Last night my dreams were full of smoke, flame and screams. I slept fitfully and when I woke I felt a sadness that I could not place till I remembered the tragic deaths of three people in a branch of Marfin bank in Athens yesterday after a group of people smashed the bank windows on the ground floor, poured petrol into it and set fire to the building. As a result three employees, including a pregnant woman died of asphyxiation. Everyone I know, everyone who has heard the news is in a state of shock, mourning those who were lost in such a senseless manner.
When the news first hit the internet, Twitter was full of wild rumours and speculation, some argued that the deaths were just black propaganda or the work of agent provocateurs intent on discrediting the anti-government demonstrations. Others still insisted that the real target of the arsonists were the archives of the government's anti-fraud agency which supposedly has offices in the same building. As time passed and the details of the tragedy came to light the rumours were quietly replaced by the realisation that the attack and deaths were most probably the result of that most deadly of human traits, stupidity. Those who set fire to the bank saw a target and give little or no heed to the possibility that people were inside.
This is not to say they are not responsible for their actions and I sincerely hope that they are caught and receive the punishment they so richly deserve.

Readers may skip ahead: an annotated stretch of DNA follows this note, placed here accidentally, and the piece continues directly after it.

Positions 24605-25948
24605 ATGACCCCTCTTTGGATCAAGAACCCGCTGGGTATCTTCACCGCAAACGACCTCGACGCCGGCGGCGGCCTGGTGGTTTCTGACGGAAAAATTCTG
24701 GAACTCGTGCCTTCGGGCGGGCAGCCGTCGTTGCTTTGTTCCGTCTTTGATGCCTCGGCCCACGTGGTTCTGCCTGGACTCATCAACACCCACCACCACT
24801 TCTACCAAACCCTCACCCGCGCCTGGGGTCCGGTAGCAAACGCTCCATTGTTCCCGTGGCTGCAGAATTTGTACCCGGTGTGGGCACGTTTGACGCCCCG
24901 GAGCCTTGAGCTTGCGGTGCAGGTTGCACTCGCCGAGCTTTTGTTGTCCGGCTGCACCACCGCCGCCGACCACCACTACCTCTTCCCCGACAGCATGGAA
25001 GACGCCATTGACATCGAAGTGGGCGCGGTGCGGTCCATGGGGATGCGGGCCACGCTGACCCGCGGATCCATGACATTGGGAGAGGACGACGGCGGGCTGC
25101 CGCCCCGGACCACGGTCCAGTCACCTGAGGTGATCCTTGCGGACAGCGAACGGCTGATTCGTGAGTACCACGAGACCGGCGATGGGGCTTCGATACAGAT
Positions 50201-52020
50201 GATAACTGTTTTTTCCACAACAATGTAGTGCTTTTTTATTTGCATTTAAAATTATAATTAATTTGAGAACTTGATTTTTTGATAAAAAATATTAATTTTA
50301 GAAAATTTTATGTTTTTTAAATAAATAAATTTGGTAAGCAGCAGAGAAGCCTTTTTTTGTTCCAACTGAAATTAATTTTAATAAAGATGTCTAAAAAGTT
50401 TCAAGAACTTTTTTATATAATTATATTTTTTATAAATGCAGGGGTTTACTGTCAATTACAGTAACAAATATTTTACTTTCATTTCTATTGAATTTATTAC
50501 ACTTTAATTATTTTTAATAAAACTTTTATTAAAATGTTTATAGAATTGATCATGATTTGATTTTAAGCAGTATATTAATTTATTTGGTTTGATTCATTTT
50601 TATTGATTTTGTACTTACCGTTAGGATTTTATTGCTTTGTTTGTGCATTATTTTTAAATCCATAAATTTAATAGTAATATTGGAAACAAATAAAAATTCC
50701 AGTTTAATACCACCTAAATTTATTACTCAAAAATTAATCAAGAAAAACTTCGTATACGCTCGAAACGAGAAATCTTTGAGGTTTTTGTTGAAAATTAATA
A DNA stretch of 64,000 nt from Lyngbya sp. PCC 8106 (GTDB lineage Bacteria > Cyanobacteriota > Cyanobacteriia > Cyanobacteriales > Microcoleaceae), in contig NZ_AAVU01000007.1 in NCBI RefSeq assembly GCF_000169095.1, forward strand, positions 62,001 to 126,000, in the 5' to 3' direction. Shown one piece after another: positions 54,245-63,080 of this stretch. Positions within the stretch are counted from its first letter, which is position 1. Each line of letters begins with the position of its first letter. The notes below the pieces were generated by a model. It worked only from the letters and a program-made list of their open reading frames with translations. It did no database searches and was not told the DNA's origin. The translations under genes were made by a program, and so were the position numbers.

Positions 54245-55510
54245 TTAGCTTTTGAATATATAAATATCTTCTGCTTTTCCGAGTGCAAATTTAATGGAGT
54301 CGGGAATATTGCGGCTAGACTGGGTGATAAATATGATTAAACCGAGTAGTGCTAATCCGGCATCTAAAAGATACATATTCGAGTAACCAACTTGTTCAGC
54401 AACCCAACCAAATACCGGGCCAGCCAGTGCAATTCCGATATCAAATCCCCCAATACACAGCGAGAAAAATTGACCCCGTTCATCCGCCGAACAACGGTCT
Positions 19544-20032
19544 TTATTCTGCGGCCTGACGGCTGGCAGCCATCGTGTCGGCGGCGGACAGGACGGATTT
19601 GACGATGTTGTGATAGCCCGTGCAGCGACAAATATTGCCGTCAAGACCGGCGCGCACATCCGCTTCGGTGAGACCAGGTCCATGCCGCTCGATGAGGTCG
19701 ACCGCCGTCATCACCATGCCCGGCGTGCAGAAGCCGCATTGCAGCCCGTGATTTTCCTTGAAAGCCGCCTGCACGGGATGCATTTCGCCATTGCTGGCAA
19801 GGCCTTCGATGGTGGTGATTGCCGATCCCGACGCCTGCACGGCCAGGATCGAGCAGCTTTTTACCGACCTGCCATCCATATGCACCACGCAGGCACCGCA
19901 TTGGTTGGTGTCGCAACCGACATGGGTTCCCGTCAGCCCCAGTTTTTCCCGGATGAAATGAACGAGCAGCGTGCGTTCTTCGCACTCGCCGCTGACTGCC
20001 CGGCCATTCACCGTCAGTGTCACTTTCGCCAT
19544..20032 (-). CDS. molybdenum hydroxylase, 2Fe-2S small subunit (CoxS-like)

On the other hand there is great sadness amongst those who took part in yesterday's demonstrations that this brutal act has allowed the local media to shift attention from the demands of the hundreds of thousands who took part in the marches onto those responsible for the deaths and so tar legitimate opposition to the austerity package with the actions of a handful of murderous morons.
Despite the attempts by the local media and especially the country's TV channels to present the massive cuts in income and jobs as inevitable the reality remains that the majority of Greeks are unwilling to sacrifice so much in order to pay debts racked up by the current economic and political systems which is already creaking under the weight of the anger that is building up. Today the Greek parliament will most probably vote in favour of the IMF-EU bailout plan but that is almost irrevelent as what really matters is the ability of the ruling PASOK government to implement the measures in the face of opposition from virtually every sector of society, to impose a cut in living standards unprecedented not just in post war Greek society but in the post - war history of western Europe.
Even within PASOK itself resistance to the measures is growing and how long prime minister Giorgos Papandreou will be able to maintain party discipline is a matter of doubt. More fundamentally the current political leadership does not have the moral clout to demand so much of the Greek people when it has been mired so deeply in corruption and scandal. The role of leading PASOK politicians in the Siemens, Daimler and Krupps corruption cases has yet to be satisfactorily resolved and there is a widespread belief that the hundreds of billions destined for Greece will just be used by the political elite to line their pockets and pay off political favours.
Yet it is not business as usual in Greece as people are starting to realise. The rage felt has momentarily subsided replaced by grief over yesterday's awful events but that will be just a brief respite for the government as the underlaying causes of popular anger still remain. When you see a woman pensioner, apoplectic with rage, using virtually every swear word available in the Greek canon to insult police menacing protest marchers then you know that Greece is undergoing a profound sea change.